Gray Davis won big in 1998. He even got 45% in Orange County--a strong showing in a place where Republicans score a knockout. Can he repeat his performance next year?
Clearly, he has vulnerabilities. The energy crisis has introduced many voters to the worst of Gray Davis. He dithered as the lights dimmed, and when blackouts hit, he put blame-fixing ahead of problem-solving.
His governing style wasn't pretty, combining Bill Clinton's candor with Bob Dornan's velvet touch. In fact, he hired two Clinton flacks, who were more famous for their hatchet work than their energy expertise.
Apparently at their urging, he said: "We are literally at war with energy companies that are price-gouging us. Many of those companies are in Texas." Davis and company literally do not know the meaning of "literally." If we were literally at war with Texas businesses, the California National Guard would have invaded Houston by now.
To top it off, he recently had to sack five energy consultants who owned energy stock.
Nevertheless, the crisis has hurt him less than one might have thought. Among other things, mild temperatures in July curbed energy usage and helped avert blackouts. So will he become California's Comeback Kid? That depends on the Republican field.
On paper, Secretary of State Bill Jones looks formidable. He is the only Republican in a statewide elective office, and most observers agree that he has done a fine job. He is thoughtful and reform-minded, not at all the scary kind of figure that Democrats love to run against.
Jones faces big obstacles, however. Most Californians neither know nor care what the secretary of state does. His home base of Fresno is isolated from the major population centers. Worst of all, he blundered last year when he withdrew his endorsement of George W. Bush for the GOP presidential nomination and switched to John McCain--just in time to see Bush sweep the state Republican primary. The episode left Bush's allies cool to Jones and caused the political world to wonder about his street smarts.
That's one reason for contributors' hesitation. At last report, Jones had raised just under $1 million since starting his campaign. That may sound like a respectable sum, but it scarcely exceeds the interest on Davis' $30-million war chest.
Money would be less of a hurdle for wealthy businessman Bill Simon, son of the late Treasury Secretary William Simon. He has never run for office, but in a recent speech he told of another novice who took on an entrenched incumbent at a time when Democrats ruled the Legislature. That was Ronald Reagan in 1966, and Simon suggested that he could duplicate Reagan's feat.
He skipped some differences. California was more Republican then. Two years before Reagan's election, GOP conservative George Murphy had won a U.S. Senate seat despite the LBJ landslide. Furthermore, Reagan's movie career had already made him a familiar figure. Political junkies of a certain age might remember Simon's father, but few voters even know what the son looks like.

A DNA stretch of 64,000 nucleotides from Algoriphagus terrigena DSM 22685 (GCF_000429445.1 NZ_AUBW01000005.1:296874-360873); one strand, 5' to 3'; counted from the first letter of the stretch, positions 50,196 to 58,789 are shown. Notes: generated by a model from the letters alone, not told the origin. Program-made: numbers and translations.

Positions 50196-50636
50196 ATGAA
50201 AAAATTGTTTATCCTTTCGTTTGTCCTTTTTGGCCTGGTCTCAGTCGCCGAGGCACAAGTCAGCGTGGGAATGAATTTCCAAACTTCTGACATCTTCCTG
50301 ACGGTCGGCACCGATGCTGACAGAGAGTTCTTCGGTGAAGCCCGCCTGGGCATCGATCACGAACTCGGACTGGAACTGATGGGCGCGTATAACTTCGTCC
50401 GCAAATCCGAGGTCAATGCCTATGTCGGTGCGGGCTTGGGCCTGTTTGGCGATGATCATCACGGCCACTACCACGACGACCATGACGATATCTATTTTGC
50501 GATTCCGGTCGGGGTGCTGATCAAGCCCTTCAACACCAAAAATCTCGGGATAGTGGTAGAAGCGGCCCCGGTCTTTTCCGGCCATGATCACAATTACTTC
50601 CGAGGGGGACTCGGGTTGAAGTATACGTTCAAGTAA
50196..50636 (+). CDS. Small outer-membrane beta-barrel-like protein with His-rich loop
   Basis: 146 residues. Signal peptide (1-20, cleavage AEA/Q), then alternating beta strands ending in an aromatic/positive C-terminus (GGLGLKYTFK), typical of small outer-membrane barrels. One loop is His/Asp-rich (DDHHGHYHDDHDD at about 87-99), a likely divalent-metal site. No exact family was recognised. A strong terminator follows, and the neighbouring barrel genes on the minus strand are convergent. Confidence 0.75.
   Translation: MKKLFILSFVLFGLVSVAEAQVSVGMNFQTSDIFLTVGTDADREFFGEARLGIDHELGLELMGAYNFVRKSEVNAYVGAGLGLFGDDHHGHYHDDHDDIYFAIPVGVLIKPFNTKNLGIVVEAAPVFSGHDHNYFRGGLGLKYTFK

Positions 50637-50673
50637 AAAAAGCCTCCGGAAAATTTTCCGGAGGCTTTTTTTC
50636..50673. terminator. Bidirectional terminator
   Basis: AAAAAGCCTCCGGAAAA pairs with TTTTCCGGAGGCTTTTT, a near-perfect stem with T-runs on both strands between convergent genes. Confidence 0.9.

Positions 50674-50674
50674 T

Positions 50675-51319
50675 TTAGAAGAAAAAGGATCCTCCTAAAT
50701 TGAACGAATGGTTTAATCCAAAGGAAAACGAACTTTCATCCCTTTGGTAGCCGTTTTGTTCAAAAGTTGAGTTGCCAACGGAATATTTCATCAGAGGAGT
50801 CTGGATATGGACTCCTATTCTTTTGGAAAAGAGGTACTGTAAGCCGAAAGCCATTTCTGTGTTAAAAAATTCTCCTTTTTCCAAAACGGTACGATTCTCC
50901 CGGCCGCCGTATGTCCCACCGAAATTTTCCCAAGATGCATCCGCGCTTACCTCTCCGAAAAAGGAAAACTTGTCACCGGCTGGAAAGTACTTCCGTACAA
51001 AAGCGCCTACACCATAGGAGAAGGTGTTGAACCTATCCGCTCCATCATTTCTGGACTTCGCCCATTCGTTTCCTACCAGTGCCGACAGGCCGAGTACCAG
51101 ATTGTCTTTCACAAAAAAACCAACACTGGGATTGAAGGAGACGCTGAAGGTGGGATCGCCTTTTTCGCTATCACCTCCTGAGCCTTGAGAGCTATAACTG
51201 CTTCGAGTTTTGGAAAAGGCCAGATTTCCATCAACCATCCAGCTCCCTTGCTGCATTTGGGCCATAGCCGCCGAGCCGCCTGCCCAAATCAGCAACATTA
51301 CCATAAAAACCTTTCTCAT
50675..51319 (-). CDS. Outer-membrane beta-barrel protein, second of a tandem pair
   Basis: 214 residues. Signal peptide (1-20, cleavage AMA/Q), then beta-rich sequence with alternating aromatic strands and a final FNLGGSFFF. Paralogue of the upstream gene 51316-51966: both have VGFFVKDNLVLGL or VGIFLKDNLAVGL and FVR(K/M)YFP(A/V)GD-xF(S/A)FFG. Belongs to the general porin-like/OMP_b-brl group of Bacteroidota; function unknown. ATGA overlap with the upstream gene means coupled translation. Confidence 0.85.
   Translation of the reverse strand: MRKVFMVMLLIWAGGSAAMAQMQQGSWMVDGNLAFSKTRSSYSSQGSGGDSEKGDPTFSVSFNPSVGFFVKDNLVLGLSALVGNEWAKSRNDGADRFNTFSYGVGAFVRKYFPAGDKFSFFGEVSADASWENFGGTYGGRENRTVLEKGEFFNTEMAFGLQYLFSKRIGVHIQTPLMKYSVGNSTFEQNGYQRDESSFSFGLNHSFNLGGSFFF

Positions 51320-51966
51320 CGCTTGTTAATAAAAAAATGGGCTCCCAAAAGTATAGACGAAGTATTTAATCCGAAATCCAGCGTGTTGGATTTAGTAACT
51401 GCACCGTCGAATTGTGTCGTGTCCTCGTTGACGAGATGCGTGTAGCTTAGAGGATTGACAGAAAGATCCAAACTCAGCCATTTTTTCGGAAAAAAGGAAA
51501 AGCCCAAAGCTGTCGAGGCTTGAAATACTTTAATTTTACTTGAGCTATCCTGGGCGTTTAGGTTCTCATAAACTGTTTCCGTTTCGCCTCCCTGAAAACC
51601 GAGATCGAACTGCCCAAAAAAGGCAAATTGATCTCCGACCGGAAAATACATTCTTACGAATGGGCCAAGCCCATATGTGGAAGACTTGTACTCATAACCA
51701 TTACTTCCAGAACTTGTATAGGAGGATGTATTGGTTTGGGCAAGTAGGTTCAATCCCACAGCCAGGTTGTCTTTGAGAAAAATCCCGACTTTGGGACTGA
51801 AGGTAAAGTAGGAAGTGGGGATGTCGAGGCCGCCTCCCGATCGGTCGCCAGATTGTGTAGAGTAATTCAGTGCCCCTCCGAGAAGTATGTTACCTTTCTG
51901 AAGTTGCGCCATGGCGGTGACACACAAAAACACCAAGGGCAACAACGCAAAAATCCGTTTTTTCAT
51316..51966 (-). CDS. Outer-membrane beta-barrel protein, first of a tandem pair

Millions of ad dollars might raise his profile, but money doesn't guarantee victory for rich newcomers. Just ask Al Checchi and Michael Huffington.
That leaves former Los Angeles Mayor Richard Riordan, who is "exploring" candidacy. Riordan has won in a Democratic constituency, and his personal wealth would enable him to keep up with Davis in a money war. Thanks to local television news, he is a familiar face throughout Southern California.
Riordan's moderate-to-liberal stands on social issues ordinarily might hurt in a GOP primary, but things are different this time. A change in election law has opened party primaries to independents, who would favor him over more partisan rivals. Moreover, many conservative Republicans--including prominent figures in Orange County--are willing to overlook ideological differences for the sake of beating Davis.
So can Riordan build enough support in Orange County and the rest of the state? History suggests caution. His two predecessors, Sam Yorty and Tom Bradley, failed in bids for higher office. With all of its problems, Los Angeles can be more a millstone than a steppingstone. Television stories about local government usually involve something like the Rampart police scandal. While Riordan can point to improvements, suburbanites regard the city with mixed feelings at best. That's why they moved to the suburbs in the first place. In much of Orange County, his vocal support for an El Toro airport would not be helpful.
And to put it bluntly, Riordan is 71 years old. He looks and sounds every minute of it. Davis would surely find ways of contrasting Riordan's advanced years with his own relative youth and icy vigor. It would be ironic indeed if Davis ran as the man with the energy.